In the following exemplary modification, the node counting unit counts the number of RPR nodes which are transmitting fairness controlled traffic packets which passes through the local node utilizing TTL (Time to Live) included in a data frame of the fairness controlled traffic packet.

TTL is stored in the header of the RPR frame. TTL is decremented by one each time an RPR frame is transferred to an adjacent RPR node. As TTL reaches zero, a corresponding RPR frame is deleted from the RPR network. It is the RPR node which decrements the value of TTL and deletes the RPR frame, the TTL of which reaches zero.

The following description will be given of an exemplary modification to the second embodiment giving node counting unit 480-1 as an example. Node counting units 480-1, 480-2 of this exemplary modification may not register the source RPR MAC address in the internal storage device.

As a data frame of the fairness controlled traffic packet is transmitted from traffic rate measuring unit 470-1, node counting unit 480-1 calculates the difference between TTL stored in the data frame and an initial value for the TTL. This difference is called the “number of hops.”

Node counting unit 480-1 compares the value of the variable indicative of the number of RPR nodes which transmit fairness controlled traffic packets using the link on which the congestion occurs with the number of hops, and updates the value of the variable to the number of hops when the number of hops is larger.

With the RPR frame, a value stored in the RPR frame may be used for the initial value for TTL. While the description is given in connection with an example where the communication network is an RPR network, the initial value for TTL may be set to a predetermined value in each node, and the node counting unit of each node may store the predetermined value in a storage device (not shown) as the initial value for TTL when a communication protocol other than RPR is applied to the frame.

FIG. 6 is a flow chart showing an exemplary modification to the process for counting the number of nodes, executed by the node counting unit.

As input port 400-1 receives a data frame of the fairness controlled traffic packet from an upstream RPR node and sends the data frame to node counting unit 480-1, node counting unit 480-1 performs the following process. It should be noted that the data frame is a frame other than control frames. In this example, the data frame refers to an RPR frame which stores an Ethernet frame transmitted by a terminal.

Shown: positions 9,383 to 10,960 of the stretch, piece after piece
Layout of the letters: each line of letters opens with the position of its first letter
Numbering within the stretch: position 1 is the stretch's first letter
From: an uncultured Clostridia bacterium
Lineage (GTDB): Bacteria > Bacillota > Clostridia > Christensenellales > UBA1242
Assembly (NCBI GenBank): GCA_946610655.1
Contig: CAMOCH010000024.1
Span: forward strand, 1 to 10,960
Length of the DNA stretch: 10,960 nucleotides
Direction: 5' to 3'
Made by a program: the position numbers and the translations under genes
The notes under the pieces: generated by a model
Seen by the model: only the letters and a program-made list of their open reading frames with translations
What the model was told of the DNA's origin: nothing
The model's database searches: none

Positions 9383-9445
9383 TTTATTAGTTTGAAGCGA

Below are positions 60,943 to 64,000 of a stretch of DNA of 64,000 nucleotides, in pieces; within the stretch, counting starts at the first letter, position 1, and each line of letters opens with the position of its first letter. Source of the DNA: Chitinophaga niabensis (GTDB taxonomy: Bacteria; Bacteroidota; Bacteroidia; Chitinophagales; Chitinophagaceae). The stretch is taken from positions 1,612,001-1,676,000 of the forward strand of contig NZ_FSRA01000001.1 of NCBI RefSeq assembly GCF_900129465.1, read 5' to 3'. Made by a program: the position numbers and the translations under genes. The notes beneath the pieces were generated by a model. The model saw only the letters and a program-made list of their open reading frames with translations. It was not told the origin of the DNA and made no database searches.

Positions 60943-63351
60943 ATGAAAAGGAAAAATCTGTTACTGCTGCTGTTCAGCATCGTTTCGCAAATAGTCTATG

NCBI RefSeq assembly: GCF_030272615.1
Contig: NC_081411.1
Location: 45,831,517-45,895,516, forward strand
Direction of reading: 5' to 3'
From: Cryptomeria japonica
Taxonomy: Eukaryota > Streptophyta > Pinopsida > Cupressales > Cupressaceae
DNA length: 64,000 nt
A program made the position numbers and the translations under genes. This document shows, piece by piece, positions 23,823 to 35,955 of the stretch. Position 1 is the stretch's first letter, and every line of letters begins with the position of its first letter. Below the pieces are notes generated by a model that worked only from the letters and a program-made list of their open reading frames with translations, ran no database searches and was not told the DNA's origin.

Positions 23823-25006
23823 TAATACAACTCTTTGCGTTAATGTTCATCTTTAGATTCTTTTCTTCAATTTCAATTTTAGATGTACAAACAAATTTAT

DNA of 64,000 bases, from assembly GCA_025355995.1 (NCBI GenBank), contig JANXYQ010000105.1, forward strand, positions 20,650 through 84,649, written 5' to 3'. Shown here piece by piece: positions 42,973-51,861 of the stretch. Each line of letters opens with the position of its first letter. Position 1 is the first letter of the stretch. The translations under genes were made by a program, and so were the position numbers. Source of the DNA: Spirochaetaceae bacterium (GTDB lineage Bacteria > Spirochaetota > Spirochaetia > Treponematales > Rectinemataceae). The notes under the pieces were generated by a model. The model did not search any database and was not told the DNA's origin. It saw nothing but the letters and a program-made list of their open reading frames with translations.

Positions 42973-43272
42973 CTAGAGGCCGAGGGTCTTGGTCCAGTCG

As shown in FIG. 6, node counting unit 480-1 receives a data frame of the fairness controlled traffic packet, and finds the difference between TTL stored in the data frame and an initial value for TTL (TTL13 Base in FIG. 6) (step S21). Specifically, node counting unit 480-1 subtracts the value of TTL stored in the data frame from the initial value for the TTL. The result of this subtraction is the number of hops.

Next, node counting unit 480-1 determines whether or not the number of hops is larger than the value of a variable indicative of the number RPR nodes which transmit fairness controlled traffic packets using a link on which congestion occurs (step S22).

When the number of hops is larger than the value of variable, node counting unit 480-1 updates the value of the variable to the number of hops (step S23). In other words, the number of hops is substituted into the variable. Subsequently, node counting unit 480-1 sends the data frame to frame multiplexing unit 440-1 (step S24).

When the number of hops is smaller than the value of the variable, node counting unit 480-1 goes to processing at step S24, where an RPR frame is sent to frame multiplexing unit 440-1.

Next, a description will be given of a process for initializing the variable in the exemplary modification to the second embodiment.

FIG. 7 is a flow chart showing an exemplary modification to the process for initializing the variable, executed by the node counting unit.

As shown in FIG. 7, node counting unit 480-1 sets the current time to an initialization time (time at which the initialization is performed) (step S31). This processing is similar to the processing at step S11 described above.

Subsequently, node counting unit 480-1 initializes the variable indicative of the number of RPR nodes which are transmitting fairness controlled traffic packets which pass through the local node (step S32) This processing is similar to the processing at step S13 described above.

Upon completion of the processing at step S32, node counting unit 480-1 determines whether or not a predetermined time has elapsed from the initialization time set at step S31 (step S33). When the predetermined time has elapsed from the initialization time, node counting unit 480-1 returns to the processing at step S31 to repeat the processing at steps S31-S33. When the predetermined time has not elapsed from the initialization time, node counting unit 480-1 again executes the determination processing at step S33. The processing at step S33 is similar to the processing at step S14 described above

The operation of the exemplary modification except for the foregoing is similar to that of the second embodiment.

According to the exemplary modification to the second embodiment, since the initial value for the fair rate is calculated using the number of nodes up to the one located furthest among the nodes which transmit best-effort traffic packet using a link on which congestion occurs, a more appropriate initial value for the fair rate can be calculated.